Title: Hollow Heart
Author: Viola Di Grado
Translator: Antony Shugaar / Italian
Publisher: Europa Editions, New York (2015)
ISBN: 978 1 60945 271 1
“I’m not afraid of death because I don’t believe in it.
It’s just getting out of one car, and into another.”
― John Lennon
“The boundaries which divide Life from Death are at best shadowy and vague. Who shall say where the one ends, and where the other begins?”
― Edgar Allan Poe
“When you look into the abyss, it’s not supposed to wave back.”
― Terry Pratchett
Dorotea Giglio (1986-2011) is the unlikely heroine of the Italian novel, Hollow Heart, released in English this past August by the increasingly chic publisher Europa Editions. Unlikely because she’s already dead when the book (which functions as a sort of memoir of the afterlife) starts, having employed the perennial method of opening her wrists in a warm bath. To female suicide what the double axel is to female figure skaters, the way she kills herself grounds by its very ubiquity what proves to be a mesmerizing and wholly original literary work about a young woman navigating death. And doing so with more dexterity than she ever showed in life. Probably not a coincidence. The very things which she loses – the emotional and physical connections which define our humanity – are the things which caused her so much pain while alive. Death, if nothing else, grants objectivity.
The bad news about the afterlife is that it’s rather bleak. Viola Di Grado paints a black landscape where the dead exist as shadows, isolated from those they love, lonely, unable to experience the pleasures they took for granted while alive. Of course, Dorotea’s existence (as we come to understand it) was rather bleak prior to her suicide. At least now she has some friends and perspective. She keeps a journal recording the decomposition of her body, which she visits frequently and lovingly. She continues to live with her mother and aunt – observing their grief, comforting and tormenting them as the whim strikes her. She goes to an Amy Winehouse concert (after the singer’s death, of course) with another suicide named Euridice. She seeks out other ghosts, leaving touchingly wistful messages for recently deceased acquaintances.
Hi, I’m Dorotea Giglio (1986-2011). We did theater together in middle school. I was the one who was three years older than you, I had dark hair and freckles, you remember? I’m the one who that time we went to Milan to see the show about Pirandello, on the bus, told you about when my cousin’s duckling almost drowned after it got tangled up in a piece of twine and the other duckling saved it by peeping really loud. You said it was a crazy story. Do you remember that? I know we didn’t talk much for the rest of the trip. And I know that we haven’t been in touch in the fourteen years since. But I heard that you died of leukemia, and since I was in your neighborhood, having died myself just last year, I though that maybe we could get together…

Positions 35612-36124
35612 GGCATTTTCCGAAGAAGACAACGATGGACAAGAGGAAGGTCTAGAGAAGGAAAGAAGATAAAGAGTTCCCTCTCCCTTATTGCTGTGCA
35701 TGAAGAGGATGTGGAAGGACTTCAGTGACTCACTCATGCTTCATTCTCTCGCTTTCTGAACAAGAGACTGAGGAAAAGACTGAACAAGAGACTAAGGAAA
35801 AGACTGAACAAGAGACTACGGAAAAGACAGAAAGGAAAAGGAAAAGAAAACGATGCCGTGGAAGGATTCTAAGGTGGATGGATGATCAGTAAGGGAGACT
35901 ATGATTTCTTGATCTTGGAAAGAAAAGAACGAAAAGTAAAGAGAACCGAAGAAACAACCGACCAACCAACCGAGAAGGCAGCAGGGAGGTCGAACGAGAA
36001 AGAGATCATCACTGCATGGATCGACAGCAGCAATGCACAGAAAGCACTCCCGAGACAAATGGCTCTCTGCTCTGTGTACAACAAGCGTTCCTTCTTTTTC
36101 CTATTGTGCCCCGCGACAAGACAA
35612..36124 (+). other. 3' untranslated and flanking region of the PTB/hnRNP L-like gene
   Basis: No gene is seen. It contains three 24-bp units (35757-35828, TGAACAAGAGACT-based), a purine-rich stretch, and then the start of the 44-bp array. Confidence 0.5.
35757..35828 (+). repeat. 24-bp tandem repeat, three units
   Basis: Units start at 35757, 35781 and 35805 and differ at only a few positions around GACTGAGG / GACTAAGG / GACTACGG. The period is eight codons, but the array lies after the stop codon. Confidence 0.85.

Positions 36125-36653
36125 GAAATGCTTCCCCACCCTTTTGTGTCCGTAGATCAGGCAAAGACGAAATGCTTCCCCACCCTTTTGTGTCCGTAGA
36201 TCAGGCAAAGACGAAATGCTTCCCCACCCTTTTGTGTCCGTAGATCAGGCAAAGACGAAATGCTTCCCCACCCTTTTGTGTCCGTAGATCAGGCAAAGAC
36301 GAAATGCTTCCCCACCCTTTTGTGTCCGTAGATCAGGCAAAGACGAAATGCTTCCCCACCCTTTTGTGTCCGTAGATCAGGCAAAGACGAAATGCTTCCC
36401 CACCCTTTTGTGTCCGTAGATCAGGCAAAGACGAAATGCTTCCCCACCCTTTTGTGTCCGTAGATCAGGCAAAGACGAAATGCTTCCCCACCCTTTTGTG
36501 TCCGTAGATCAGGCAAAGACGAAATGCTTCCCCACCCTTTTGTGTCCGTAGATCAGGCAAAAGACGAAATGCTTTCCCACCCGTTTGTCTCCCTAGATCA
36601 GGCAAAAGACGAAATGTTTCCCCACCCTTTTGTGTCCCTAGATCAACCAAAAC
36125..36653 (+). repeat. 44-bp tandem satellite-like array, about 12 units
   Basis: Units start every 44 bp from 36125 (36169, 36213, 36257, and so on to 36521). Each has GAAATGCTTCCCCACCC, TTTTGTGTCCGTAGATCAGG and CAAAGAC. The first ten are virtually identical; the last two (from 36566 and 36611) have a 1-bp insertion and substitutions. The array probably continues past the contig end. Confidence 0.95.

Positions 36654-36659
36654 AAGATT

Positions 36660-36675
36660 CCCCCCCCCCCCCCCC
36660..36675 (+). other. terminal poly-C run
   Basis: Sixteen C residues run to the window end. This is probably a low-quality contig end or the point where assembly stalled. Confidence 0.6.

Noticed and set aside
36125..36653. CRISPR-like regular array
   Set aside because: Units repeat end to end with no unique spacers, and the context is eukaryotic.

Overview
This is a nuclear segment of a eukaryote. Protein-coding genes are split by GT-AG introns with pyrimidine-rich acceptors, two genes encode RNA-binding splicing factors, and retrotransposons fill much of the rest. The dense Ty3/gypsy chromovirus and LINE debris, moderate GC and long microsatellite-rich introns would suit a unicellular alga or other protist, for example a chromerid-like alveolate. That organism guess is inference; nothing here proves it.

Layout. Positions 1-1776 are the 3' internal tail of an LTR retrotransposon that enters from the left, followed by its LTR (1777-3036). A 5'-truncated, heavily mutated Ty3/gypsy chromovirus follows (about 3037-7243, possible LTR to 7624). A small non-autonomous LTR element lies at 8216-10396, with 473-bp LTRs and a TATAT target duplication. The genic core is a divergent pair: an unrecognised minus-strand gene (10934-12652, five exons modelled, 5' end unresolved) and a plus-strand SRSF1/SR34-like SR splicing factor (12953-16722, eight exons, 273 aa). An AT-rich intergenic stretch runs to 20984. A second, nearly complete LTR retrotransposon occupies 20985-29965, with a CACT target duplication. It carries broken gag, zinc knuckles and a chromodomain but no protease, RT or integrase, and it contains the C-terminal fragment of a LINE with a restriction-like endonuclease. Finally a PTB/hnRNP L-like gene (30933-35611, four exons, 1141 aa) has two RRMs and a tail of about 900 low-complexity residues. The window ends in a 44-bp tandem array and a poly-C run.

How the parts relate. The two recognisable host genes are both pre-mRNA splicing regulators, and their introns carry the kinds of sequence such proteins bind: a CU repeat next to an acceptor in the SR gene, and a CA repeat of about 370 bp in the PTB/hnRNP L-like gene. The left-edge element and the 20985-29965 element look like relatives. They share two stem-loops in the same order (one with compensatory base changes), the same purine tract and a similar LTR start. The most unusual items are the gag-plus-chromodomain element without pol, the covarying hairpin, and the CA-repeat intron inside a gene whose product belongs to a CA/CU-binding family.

I got your number from a girl who died of an overdose and used to do aerobics with you. I stopped by the hospital room where you stopped living, but you weren’t there. I thought you might be in the morgue, hanging ribbons and necklaces on you frozen body, but you weren’t there either. Nor at the cemetery; that’s where I spend a lot of my time these days. Would you call me at this number? I really hope to hear from you. Ciao, kisses.
Much of Hollow Heart is about Dorotea coming to terms with the life she gave up. The prose is beautiful – moving from the lyrical to the biological – sentences defiantly bright in the face of such a dark subject. “Down there my body feels no regrets: the regrets have stayed with me, and I have to fight them off on my own. My regrets shrill, they whine, they throw tantrums, they keep me from sleeping. They disobey me. They grow. My body has enxymes instead of regrets. They emerged from the lacerated lysosomes and set about destroying their own tissues. And so every one of my cells crumbled itself from within, alone, in silence.” Life and viscera saturate page after page as Dorotea describes the insects who eat her flesh and then, moments later, is caught up in a memory of a plane ride she took while alive: “The clouds outside the airplane window looked like a motionless sea. A slab of dark waves, caught by surprise in the middle of a storm. Breakers suspended in that enchanted instant right before they crash down on the shore. You could see the entire arch of their bodies, the hook-shaped curve, soon thrust into the earth. A huge hand lifted to grab, as if full of yearning.” Di Grado’s writing is so lovely at times it makes you ache.
I’ve included more than the usual number of excerpts because the writing, as well as the originality of thought behind the character, are what make Hollow Heart worth reading – and, in fact, readable. Violet Di Grado appears to have done her research, acknowledging the hereditary component of suicide. She does not hesitate to make her readers uncomfortable or sad. But in Dorotea she’s given us a character whose charm is only revealed after she sheds her depression with her corporeal form. Once that happens an inquisitive, sweet, admittedly quirky young woman emerges. You can’t help cheering her on, if only because she is so hopeful in a place where we’ve been told all hope should be abandoned. Somehow managing to embrace the afterlife as she was never able to embrace the life that came before.